By Albert Samaha
By Anna Merlan
By Anna Merlan
By Julie Seabaugh
By Jon Campbell
By Albert Samaha
By Anna Merlan
By Alex Distefano
While he's yet to quote any such statistics verbatim, it's impossible to listen to much of Eminem's music and not conclude that he's thought a lot about what they add up to. "It's a sick world we live in these days," he says. Think of little Eric, who's gonna jump off the terrace because the people who should've been watching him apparently aren't parents. Or Em's number one fan, Stan: "I never knew my father neither/He used to always cheat on my mom and beat her/I can relate to what you're saying in your songs/So when I have a shitty day I drift away and put 'em on." Next thing you know he's on the freeway with his pregnant girlfriend in the trunk, and he just drank a fifth of vodka. So Slim Shady suggests counseling, but doesn't get the letter to him fast enough to change Stan's life, which Slim has somehow decided is his responsibility.
Frankly, Eminem seems convinced that the state of a lot of America's youth is his responsibility right now. Or his fault. Or something. No wonder his grandma thinks Marshall wants a whole brood of kids. If he's not Michael Jackson (and they sure do seem to share certain neuroses: about how sex is kinda icky, for instance), maybe he's Bing Crosby in The Bells of St. Mary's. Except where Bing said if you hate to go to school you may grow up to be a mule, Eminem says he can rap so fuck school, he's too cool. But that's just a minor detail.
And it's not hard to understand why he's so determined to properly raise the one kid who really is his responsibility. "How do I rate myself as a father?" he pondered on WKQI-FM's Mojo in the Morning show in Detroit earlier this year. "My Aunt Betty's screaming 10, 10; I don't know, I do the best I can. On a scale of 1 to10, like a 20." And OK, maybe that doesn't take into account the time he told both Kim and Hailie that he was taking Hailie to Chuck E. Cheese's, then instead took her to the studio to record "'97 Bonnie and Clyde," the goofier of his two Kim-murdering classics. (But hey, have you ever hauled rugrats to Chuck E. Cheese's? Flying pizza slices everywhere! It's hell on earth.)
And anyway, that was ages ago; times have changed. "I look at Hailie and I couldn't picture leaving her side/Even if I hated Kim, I grit my teeth and I try to make it work with her at least for Hailie's sake/I maybe made some mistakes, but I'm only human/But I'm man enough to face them today." He loves his daughter more than life itself, he says in the sappy ballad with her name in its title; she's maybe the only lady he adores. But his insecurities could eat him alive. "I'm a responsible father, so not a lot of good I'd be to my daughter, laying in the bottom of the mud/Must be in my blood 'cause I don't know how I do it/All I know is I don't want to follow in the footsteps of my dad, 'cause I hate him so bad/The worse fear that I had was growin' up to be like his fuckin' ass." There's a hellhound on his trail. "I sold my soul to the devil, I'll never get it back," he says in "Say Goodbye Hollywood." "It's fucking crazy, 'cause all I wanted was to give Hailie the life I never had."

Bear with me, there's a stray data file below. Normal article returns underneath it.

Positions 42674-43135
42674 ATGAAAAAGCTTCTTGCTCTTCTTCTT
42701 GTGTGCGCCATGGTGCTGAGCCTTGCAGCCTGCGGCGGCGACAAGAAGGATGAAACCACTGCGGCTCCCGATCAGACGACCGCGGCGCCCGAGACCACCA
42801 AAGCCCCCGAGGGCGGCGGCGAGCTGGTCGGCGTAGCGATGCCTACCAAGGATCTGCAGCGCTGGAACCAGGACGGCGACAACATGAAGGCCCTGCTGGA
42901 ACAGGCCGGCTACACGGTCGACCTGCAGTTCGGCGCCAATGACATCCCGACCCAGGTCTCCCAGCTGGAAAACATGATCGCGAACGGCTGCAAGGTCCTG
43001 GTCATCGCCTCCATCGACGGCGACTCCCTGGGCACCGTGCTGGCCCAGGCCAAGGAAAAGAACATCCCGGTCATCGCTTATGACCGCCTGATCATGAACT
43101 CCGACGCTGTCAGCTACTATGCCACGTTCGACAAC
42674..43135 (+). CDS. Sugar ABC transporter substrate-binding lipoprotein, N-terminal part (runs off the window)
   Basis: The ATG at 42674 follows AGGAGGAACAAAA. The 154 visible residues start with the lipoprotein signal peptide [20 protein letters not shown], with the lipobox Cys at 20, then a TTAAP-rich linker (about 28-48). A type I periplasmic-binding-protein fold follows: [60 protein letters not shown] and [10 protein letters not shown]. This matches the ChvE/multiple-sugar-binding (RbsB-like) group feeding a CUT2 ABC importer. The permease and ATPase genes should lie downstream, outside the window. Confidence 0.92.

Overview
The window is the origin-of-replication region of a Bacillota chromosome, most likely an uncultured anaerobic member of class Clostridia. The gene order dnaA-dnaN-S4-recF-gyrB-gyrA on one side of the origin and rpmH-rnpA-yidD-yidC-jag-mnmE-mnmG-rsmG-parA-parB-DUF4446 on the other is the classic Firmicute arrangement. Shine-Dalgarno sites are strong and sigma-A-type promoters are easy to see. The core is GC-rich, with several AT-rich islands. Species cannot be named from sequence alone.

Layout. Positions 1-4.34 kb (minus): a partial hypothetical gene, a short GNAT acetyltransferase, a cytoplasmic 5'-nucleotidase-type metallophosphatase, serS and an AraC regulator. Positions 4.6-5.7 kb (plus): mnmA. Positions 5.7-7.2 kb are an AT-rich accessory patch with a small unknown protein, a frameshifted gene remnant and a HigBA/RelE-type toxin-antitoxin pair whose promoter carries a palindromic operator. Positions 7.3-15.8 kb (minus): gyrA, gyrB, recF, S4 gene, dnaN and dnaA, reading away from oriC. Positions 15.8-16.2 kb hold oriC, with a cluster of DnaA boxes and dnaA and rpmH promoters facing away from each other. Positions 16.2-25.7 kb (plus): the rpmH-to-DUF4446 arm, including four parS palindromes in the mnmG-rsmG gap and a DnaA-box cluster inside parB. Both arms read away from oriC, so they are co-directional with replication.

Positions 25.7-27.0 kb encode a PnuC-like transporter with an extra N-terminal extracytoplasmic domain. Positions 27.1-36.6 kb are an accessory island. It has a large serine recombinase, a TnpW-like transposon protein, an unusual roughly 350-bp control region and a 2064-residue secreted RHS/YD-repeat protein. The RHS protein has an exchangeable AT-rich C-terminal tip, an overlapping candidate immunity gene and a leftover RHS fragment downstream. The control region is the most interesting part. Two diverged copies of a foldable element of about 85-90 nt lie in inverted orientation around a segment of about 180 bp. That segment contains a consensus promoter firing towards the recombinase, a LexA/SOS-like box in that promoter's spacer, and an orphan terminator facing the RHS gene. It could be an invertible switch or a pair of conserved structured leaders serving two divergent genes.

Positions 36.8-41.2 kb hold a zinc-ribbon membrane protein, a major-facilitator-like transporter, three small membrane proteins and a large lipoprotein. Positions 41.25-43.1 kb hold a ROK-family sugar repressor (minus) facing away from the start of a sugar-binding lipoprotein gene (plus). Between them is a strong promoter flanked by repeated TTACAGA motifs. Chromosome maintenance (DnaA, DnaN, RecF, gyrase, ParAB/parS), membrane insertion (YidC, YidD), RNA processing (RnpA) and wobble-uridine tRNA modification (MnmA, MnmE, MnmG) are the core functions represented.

And here he is in 8 Mile's title track, talking about his little sister from the movie, played by Chloe Greenfield ("Yo, she's the cutest girl in the world, besides Hailie," he told Mojo), who, while working on the film, he invited home for a play date with Hailie so she could know him better: "Ain't no tellin' what really goes on in her little head/Wish I could be the daddy that neither one of us had." He's alwayswishing life could be more normal. In "The Way I Am," he hopes "you freaks" would at least have the decency to leave him alone when he's out feedin' his daughter.
Ever wonder why people are so determined to reach for white picket fences, supposed normalcy, a nuclear family? Well, try growing up without one. My own parents both died when I was a kid (mom: uterine cancer; dad: suicide), and my stepdad walked out on Christmas Day when I was in high school. Before that, I'd spent over a year at the St. Vincent and Sarah Fisher Home for Children, just up the Farmington Hills road a piece from the Boys and Girls Republic. Got married at 21, had three kids by the time I was Eminem's age, got divorced (very amicably, fortunately) a few years later. Sherman, who's 11, likes Eminem the most. He was psyching himself up for an early-Sunday-morning peewee hockey practice in Bucks County last month, listening to "Lose Yourself" from 8 Mile("Lonely roads, God only knows/He's grown farther from home/He's no father/He goes home and barely knows his own daughter"), and said, "Eminem makes being a dad sound hard!" So I answered, "Yeah, Sherman, and Eminem only has one kid!" But Sherman was right. And so is Eminem. And Sherman also has a point when he can't figure out why some people get so upset about so many things Eminem says (even on the clean versions that Sherman's allowed to listen to, not that I'm naive enough to think kids can't hear whatever kids want these days), after everybody already heard him tell Stan outright that he's saying that shit just clownin', dawg.